How is ambition and obsession shown in The Great Gatsby?

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In The Great Gatsby, ambition and obsession are shown as having the power to corrupt and destroy. Gatsby's obsession with Daisy Buchanan causes him considerable heartache and inadvertently leads to his own death. That obsession was closely related to his overwhelming ambition, never to be fulfilled: to be...

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In The Great Gatsby, ambition and obsession are shown as having the power to corrupt and destroy. Gatsby's obsession with Daisy Buchanan causes him considerable heartache and inadvertently leads to his own death. That obsession was closely related to his overwhelming ambition, never to be fulfilled: to be accepted by the social elite of East Egg.

Much the same could be said of Myrtle Wilson. She wants to escape her humdrum, poverty-stricken life in the Valley of Ashes and rub shoulders with wealthy sophisticates like Tom Buchanan. She yearns for a taste of the high life that she can never get while she's still married to a struggling garage-owner down on his luck.

Poor deluded Myrtle has got it into her head that she's in with a real chance of being the next Mrs. Buchanan. (This is what ambition and obsession can do to someone's mind). In reality she has no hope at all. It's perfectly obvious to everyone but herself that Tom regards her as nothing more than a sexual plaything, someone to be exploited and abused before being callously disregarded after the novelty wears off.

As with Gatsby, Myrtle's tragic end is only tangentially related to ambition and obsession, but they are still related all the same. If she hadn't been so determined to get out of the Valley of Ashes and be with Tom Buchanan, she wouldn't have run right out into the middle of the road like she did when she thought she saw him coming.

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Fitzgerald primarily explores the concepts of ambition and obsession through the character of Jay Gatsby and the lengths he is willing to go to marry Daisy Buchanan. Jay Gatsby hails from humble beginnings and completely reinvents himself in an attempt to win Daisy's heart. He compromises his morals by forming a relationship with the shady Meyer Wolfshiem and amasses a fortune in the illegal bootlegging industry. In addition to becoming a successful bootlegger, Gatsby also creates the persona of a consummate gentleman, who hails from a wealthy family. Jay Gatsby presents himself as an affluent, educated man and a prominent member of the elite.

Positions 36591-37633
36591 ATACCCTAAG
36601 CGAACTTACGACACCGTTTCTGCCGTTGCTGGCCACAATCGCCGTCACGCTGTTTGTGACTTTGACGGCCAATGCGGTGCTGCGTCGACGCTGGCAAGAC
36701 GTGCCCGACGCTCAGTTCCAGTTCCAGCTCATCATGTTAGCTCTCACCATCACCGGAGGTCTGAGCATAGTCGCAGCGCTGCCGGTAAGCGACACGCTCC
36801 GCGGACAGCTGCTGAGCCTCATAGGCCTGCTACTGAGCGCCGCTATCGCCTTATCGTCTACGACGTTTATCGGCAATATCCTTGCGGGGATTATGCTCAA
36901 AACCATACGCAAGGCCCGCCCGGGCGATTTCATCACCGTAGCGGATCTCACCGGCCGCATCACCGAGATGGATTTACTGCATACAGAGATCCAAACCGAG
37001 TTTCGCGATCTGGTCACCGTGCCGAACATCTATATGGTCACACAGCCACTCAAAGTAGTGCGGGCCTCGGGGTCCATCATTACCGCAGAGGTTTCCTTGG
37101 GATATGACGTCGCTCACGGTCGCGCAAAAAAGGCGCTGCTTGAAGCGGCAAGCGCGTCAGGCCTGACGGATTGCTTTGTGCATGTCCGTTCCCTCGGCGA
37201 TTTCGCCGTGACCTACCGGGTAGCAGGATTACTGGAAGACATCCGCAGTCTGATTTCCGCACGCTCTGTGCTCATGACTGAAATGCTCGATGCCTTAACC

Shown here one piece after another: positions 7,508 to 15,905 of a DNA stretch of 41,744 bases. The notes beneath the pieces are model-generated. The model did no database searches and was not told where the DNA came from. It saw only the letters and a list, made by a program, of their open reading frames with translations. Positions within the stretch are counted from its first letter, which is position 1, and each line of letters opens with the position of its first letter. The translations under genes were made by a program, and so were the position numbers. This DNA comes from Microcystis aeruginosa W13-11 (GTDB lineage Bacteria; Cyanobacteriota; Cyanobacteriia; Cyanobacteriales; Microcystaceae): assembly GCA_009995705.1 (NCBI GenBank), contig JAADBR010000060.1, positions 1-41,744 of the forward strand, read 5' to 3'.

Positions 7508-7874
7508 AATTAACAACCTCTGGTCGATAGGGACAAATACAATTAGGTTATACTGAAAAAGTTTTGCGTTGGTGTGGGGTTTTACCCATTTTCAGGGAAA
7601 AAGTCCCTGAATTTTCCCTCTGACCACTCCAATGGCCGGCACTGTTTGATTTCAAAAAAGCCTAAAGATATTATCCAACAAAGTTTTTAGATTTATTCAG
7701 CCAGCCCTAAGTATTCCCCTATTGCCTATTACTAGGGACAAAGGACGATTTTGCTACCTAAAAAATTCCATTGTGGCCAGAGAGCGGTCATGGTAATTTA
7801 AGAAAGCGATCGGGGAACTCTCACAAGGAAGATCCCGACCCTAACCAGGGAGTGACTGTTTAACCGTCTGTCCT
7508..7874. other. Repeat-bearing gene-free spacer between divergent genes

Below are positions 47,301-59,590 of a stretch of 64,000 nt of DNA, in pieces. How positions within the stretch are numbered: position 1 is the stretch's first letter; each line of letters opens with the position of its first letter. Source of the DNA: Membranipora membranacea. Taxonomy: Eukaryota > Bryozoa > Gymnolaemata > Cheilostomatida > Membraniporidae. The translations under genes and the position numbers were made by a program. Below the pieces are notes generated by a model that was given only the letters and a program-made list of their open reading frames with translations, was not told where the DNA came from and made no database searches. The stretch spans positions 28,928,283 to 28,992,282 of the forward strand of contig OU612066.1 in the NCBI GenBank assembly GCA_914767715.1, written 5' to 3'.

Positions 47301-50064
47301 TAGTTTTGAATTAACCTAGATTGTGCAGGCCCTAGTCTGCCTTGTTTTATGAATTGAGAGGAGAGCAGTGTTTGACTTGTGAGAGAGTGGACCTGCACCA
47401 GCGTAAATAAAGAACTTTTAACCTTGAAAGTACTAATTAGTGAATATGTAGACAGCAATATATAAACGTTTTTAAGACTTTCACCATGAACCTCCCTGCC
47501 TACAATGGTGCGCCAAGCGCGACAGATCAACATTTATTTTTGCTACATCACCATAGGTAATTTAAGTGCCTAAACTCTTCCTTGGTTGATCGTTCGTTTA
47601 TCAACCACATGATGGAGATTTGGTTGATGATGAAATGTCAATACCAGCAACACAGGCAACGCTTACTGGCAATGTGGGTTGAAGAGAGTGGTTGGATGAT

In an attempt to win Daisy's heart, Jay Gatsby proceeds to buy a mansion in the West Egg directly across the bay from Daisy's home and hosts elaborate parties in hopes that she will one day attend and reconnect with him. Jay Gatsby's obsession with Daisy and dream of marrying her is symbolically represented by the green light at the end of her dock. Since Gatsby's quest for Daisy is broadly associated with the American dream, the green light also symbolizes the more generalized ideal Americans hold of amassing wealth and climbing the social ladder.

Despite Jay Gatsby's incredible efforts to win Daisy's heart, he is unable to do so, and Daisy chooses to remain with Tom Buchanan. While Gatsby's accomplishments are impressive and noteworthy, Fitzgerald illustrates the negative effects of ambition and obsession. Gatsby compromised his morals by committing illegal acts, and his obsession with Daisy blinded him to the reality of the situation. Although Gatsby is a flawed individual, he is portrayed in a positive light because his genuine, sincere love for Daisy motivated him to attain the American Dream. Overall, Fitzgerald brilliantly explores the positives and negatives associated with ambition and obsession by analyzing Jay Gatsby's legacy.

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The whole book from one perspective is about obsession. If we ask why Jay Gatsby did what he did, we can say that he did everything for Daisy. He did whatever it took to become rich, even if he had to pursue unsavory means to gain riches. He reinvented his persona to become what he thought Daisy would love. His dress and manner of speaking and acting were all affectations. He also threw great parties that were beyond extravagant in the hopes of catching her attention or even getting a glimpse of her. Finally, Jay takes the blame for Daisy when Daisy hit Myrtle in a car accident.

We can, of course, say that all of this was motivated by love, but it becomes increasingly clear to the reader that Jay would not succeed. The harder he worked to gain Daisy, the more he lost her. Obsession and ambition made Jay blind. He could not see what was clear to others. From another perspective, we can say that Jay was the best man in the book, because at least his obsession and ambition were devoted to something noble - the love of Daisy. 

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All of Jay Gatsby's hopes and dreams are depicted for readers through the critical eyes of Nick Carroway.  Nick admires the purity, intensity, resilience, and strength of Gatsby's obsession with Daisy and the materialistic, acquisitive ambition required to win Daisy.  To possess Daisy and her Old Money world, Gatsby is willing to remake his own identity, work ceaselessly and illegally with the likes of Meyer Wolfshiem, take the fall for a hit-and-run accident, stand guard all night outside of her house, and wait obsessively for a call that every reader knows will never come.  In Nick's opinion, the sacrifices that Gatsby makes for his ambition of claiming Daisy border on obsession; however, through Nick, the novel hints that even the most intense and absurd obsessions contain admirable and rare glimpses into the human capacity for persistence, hope, imagination, and love.

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